A Start: Detours, Part I (Day #51)

Posted in: Thinking Big

embrace (ĕm-brās’): verb. To take up especially readily or gladly.
detour (dē-tur): noun. A deviation from a direct course of action.

I thought it would be easy.

Maybe easy is the wrong word. I thought it would be easy enough. I thought I would be able to collect detour stories and distill them into neat little snippets: I got pregnant unexpectedly at what I thought was an inopportune time. I was scared that motherhood would take me somewhere I didn’t want to end up. And so I decided to write a novel in the first three months of my baby’s life.

My detour can be summed up in three sentences. Most of yours cannot.

Here’s the thing: there is nothing easy or simple or neat about detour stories, because there is nothing easy or simple or neat about detours. We wouldn’t have to struggle to embrace them if they were.

So now what? Today is Embrace the Detour Day. I said I would give you a highlight reel of detour stories. But the stories I’ve collected deserve more than that.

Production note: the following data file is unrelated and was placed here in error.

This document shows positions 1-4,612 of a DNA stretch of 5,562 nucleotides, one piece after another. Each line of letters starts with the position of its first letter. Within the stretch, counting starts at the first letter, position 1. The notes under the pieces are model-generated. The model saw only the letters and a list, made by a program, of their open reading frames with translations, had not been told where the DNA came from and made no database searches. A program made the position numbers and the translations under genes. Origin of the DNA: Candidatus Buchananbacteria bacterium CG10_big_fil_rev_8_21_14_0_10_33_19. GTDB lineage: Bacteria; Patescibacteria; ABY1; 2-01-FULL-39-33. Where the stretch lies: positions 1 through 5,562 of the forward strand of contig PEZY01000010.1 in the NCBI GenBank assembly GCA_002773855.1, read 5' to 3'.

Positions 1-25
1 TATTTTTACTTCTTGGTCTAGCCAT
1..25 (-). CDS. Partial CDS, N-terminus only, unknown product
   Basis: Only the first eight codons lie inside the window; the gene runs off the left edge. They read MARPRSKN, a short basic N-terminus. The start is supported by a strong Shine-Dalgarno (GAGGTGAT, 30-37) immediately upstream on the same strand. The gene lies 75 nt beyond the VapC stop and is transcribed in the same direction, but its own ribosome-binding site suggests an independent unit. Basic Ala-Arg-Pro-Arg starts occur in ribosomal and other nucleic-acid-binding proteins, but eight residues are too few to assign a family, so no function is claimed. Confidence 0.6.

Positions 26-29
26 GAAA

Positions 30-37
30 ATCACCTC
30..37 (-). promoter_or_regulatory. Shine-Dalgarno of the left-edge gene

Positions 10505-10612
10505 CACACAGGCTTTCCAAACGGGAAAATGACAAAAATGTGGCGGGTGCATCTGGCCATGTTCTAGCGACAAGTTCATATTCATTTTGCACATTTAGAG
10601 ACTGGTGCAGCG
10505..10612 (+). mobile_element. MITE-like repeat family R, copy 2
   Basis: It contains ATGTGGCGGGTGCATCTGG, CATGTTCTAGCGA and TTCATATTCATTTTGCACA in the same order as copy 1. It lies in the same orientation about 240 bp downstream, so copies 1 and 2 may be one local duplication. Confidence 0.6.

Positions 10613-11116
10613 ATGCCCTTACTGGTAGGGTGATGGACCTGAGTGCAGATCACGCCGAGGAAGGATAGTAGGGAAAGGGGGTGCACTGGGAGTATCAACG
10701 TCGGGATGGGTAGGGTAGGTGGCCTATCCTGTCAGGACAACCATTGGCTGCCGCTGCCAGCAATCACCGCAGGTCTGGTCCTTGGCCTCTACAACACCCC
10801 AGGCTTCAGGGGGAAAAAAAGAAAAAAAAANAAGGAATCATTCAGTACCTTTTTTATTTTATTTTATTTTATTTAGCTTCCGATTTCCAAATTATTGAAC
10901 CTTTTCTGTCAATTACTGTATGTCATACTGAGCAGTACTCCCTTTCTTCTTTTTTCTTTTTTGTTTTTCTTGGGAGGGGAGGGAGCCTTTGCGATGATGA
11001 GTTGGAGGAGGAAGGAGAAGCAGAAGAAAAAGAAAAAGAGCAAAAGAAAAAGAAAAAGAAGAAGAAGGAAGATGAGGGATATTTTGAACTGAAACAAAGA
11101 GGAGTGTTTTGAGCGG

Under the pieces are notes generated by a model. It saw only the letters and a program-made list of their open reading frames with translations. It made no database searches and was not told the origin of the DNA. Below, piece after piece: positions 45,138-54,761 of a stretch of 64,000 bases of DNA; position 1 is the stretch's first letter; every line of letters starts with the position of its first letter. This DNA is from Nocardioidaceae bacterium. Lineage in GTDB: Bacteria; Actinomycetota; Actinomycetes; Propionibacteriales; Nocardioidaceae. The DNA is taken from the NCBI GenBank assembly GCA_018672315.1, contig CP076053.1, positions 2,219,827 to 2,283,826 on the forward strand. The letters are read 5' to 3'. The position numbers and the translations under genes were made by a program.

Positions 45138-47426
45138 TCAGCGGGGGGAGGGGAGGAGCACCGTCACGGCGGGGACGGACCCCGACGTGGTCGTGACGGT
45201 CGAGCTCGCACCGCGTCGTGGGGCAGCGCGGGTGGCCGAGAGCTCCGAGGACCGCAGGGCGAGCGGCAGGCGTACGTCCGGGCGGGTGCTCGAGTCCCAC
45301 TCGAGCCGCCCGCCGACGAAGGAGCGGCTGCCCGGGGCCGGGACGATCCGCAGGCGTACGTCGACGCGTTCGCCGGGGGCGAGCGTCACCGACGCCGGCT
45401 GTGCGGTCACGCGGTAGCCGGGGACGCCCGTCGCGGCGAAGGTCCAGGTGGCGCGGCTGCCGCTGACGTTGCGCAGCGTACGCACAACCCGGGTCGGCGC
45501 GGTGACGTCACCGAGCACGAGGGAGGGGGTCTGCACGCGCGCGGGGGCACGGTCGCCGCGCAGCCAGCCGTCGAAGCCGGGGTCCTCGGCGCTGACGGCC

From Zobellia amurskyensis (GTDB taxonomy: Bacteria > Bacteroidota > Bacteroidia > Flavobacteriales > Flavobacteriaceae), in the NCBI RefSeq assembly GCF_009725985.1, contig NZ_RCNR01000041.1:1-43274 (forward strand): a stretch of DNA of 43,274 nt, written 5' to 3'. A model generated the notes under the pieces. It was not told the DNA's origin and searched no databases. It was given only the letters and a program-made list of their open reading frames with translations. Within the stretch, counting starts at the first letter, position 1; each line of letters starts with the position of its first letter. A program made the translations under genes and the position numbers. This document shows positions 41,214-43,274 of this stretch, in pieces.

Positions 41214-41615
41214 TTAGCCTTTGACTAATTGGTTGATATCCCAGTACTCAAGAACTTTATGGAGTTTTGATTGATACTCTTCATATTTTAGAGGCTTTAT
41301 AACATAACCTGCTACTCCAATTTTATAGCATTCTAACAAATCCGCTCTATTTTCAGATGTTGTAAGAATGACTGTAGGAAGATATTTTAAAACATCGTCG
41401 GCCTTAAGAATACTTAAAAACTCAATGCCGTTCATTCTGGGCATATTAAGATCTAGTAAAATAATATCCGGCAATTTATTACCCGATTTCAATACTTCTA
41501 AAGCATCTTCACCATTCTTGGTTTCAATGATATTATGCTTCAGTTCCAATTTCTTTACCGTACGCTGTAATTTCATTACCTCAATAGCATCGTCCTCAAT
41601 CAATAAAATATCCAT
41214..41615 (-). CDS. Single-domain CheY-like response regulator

I’m sitting here, staring at my screen, waiting for a Big Idea. An idea with a capital I. A way to do this, and do it right. A way to honor your stories, to give them the respect and the word count they deserve.

I want to think this through. I want to do this right.

I’m not sure what that looks like yet.

So, instead of posting a highlight reel today, I’m going to dedicate this entire week to your stories. I’m going to start with those of you who have blogs of your own, blogs that aren’t called Embrace the Detour but could be. As we move through the week, I’ll share other stories, stories from women (sorry guys, none of you sent me a story!) who aren’t bloggers but should be.

This isn’t my Big Idea. I’m still waiting for that. But this is a start.

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Two Pink Lines

by Lindsey Mead